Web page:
Abalone Aquaculture Subprogram: environmental requirements of abalone
University of Tasmania (UTAS)
The rapid expansion of the Australian abalone culture industry is being underpinned by advances in research and development that have seen tank designs and formulated diets become far more cost-effective. Market prospects are excellent (Johnston, 1996) and investment capital and available sites do not seem to be limiting factors. The hatchery sector is performing very well and its capacity is expanding rapidly. The major threat to this optimistic scenario is a decline in the health status of abalone and the most likely cause is inadequate water quality. The threat is real based on results obtained from our previous FRDC-funded, environmental requirements (bioassay) research. The 30% reduction in growth rate noted above would be enough to destroy profit margins in most aquaculture industries. We need to determine safe levels of more of the water quality variables that threaten the health of abalone and to refine the estimates for some of the variables assessed so far; greenlip abalone have proved to be even more sensitive to ammonia and nitrite than we had expected. In some states there is more emphasis on blacklip abalone culture and we need to assess that species at least in terms of its sensitivity to the most likely stressors. We also need to develop diagnostic tools for the tissue damage that these water quality variables do when outside these safe ranges so that health workers can identify the cause of a health problem in abalone. This project is compatible with the FRDC strategic plan as it is commercially attractive (prevents loss of profitability), it is feasible (the experimental system, methods and expertise have already been developed), it is collaborative (hosted by industry), has been given the highest priority by the Subprogram Steering Committee, it relates strongly to growth and survival within aquaculture development, and the species involved are primarily being produced for the Asia - Pacific market. Additionally, it contributes to export technology (live holding) and Ecosystem Protection by defining tolerances of a key commercial and recreational species.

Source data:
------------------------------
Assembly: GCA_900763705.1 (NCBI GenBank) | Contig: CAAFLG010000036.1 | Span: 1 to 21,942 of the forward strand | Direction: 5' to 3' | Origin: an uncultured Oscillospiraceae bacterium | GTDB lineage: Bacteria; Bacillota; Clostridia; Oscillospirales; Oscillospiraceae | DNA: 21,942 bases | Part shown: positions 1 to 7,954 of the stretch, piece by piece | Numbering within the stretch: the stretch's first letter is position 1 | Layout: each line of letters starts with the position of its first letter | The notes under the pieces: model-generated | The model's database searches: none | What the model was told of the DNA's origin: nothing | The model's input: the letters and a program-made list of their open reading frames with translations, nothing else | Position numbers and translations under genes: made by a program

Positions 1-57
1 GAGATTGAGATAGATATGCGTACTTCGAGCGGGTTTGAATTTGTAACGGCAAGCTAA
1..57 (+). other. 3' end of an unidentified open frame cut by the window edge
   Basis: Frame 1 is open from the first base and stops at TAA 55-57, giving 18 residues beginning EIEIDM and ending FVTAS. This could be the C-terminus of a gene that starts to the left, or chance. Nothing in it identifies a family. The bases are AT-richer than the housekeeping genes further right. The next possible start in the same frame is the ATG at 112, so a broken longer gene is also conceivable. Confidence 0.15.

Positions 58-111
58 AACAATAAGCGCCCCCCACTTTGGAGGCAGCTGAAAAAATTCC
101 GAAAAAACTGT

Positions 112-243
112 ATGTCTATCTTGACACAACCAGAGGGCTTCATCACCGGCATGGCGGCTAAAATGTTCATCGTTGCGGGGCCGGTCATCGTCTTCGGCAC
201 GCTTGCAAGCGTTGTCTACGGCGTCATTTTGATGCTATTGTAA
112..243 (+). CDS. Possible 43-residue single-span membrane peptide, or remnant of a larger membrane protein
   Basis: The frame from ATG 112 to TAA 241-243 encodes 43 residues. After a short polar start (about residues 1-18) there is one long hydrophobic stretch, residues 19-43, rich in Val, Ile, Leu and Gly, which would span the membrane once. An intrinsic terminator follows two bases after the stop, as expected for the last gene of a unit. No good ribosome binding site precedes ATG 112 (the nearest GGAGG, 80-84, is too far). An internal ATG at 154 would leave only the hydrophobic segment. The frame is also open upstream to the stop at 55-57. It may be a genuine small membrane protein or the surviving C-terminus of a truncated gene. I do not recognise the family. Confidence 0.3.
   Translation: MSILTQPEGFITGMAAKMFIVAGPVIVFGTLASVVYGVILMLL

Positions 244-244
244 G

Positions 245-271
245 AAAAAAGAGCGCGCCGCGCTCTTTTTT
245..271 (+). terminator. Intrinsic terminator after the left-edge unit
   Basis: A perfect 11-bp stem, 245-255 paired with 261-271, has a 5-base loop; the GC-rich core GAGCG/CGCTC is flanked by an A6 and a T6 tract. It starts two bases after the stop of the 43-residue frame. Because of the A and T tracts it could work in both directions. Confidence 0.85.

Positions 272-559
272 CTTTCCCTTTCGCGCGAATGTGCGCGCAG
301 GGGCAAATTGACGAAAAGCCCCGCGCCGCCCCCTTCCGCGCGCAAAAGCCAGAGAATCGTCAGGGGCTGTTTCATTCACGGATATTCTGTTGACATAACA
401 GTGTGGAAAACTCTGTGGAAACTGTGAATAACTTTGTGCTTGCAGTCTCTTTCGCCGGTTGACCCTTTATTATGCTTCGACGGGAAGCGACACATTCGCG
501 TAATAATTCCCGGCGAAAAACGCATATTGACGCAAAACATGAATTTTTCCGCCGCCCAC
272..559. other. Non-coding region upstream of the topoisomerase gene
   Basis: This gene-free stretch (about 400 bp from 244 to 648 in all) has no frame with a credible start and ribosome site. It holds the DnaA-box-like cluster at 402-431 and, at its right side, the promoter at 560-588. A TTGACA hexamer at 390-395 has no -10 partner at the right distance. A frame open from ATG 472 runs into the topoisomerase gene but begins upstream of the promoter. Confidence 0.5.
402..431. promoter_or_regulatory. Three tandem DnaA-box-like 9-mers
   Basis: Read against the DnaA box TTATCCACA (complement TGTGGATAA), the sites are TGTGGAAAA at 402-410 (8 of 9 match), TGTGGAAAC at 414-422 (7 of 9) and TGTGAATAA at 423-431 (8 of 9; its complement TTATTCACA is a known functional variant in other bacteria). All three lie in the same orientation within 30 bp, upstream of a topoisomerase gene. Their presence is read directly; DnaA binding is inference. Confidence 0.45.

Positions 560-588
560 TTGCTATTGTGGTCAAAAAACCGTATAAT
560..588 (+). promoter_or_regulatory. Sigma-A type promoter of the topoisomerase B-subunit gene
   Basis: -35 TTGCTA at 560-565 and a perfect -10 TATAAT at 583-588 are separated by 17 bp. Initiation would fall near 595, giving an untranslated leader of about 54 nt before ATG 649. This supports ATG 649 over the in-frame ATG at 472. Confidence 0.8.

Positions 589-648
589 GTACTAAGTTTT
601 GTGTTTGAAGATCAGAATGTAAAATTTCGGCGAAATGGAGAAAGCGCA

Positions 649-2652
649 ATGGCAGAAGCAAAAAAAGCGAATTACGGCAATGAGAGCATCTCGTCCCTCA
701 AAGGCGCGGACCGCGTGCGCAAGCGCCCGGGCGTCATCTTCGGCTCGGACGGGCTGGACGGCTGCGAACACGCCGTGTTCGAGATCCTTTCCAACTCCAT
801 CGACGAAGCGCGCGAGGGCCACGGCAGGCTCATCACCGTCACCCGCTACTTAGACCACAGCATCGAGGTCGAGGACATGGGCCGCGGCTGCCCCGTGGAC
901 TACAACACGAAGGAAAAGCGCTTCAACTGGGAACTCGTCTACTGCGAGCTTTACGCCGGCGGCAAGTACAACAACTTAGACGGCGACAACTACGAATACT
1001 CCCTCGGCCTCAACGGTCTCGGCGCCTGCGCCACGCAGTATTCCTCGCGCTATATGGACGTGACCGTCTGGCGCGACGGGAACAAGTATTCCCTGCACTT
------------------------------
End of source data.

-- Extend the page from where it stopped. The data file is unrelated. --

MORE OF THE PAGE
1. Overall objective is to provide the information needed for industry to reduce its operating costs (water exchange) or increase production (through higher stocking densities) in a manner that does not compromise the health of the abalone through inadequate water quality.
2. Specifically, we aim to establish safe operating levels for a range of water quality variables
3. We also aim to identify stress-specific changes in the structure or biochemistry of abalone in relation to particular water quality problems. This will improve the diagnostic tools available to veterinary staff.
4. Finally, we plan to convey this information in a prompt and user friendly form for industry.
Principal Investigator: C.M. Burke, J. O. Harris, S.M. Hindrum, S.J. Edwards and G.B. Maguire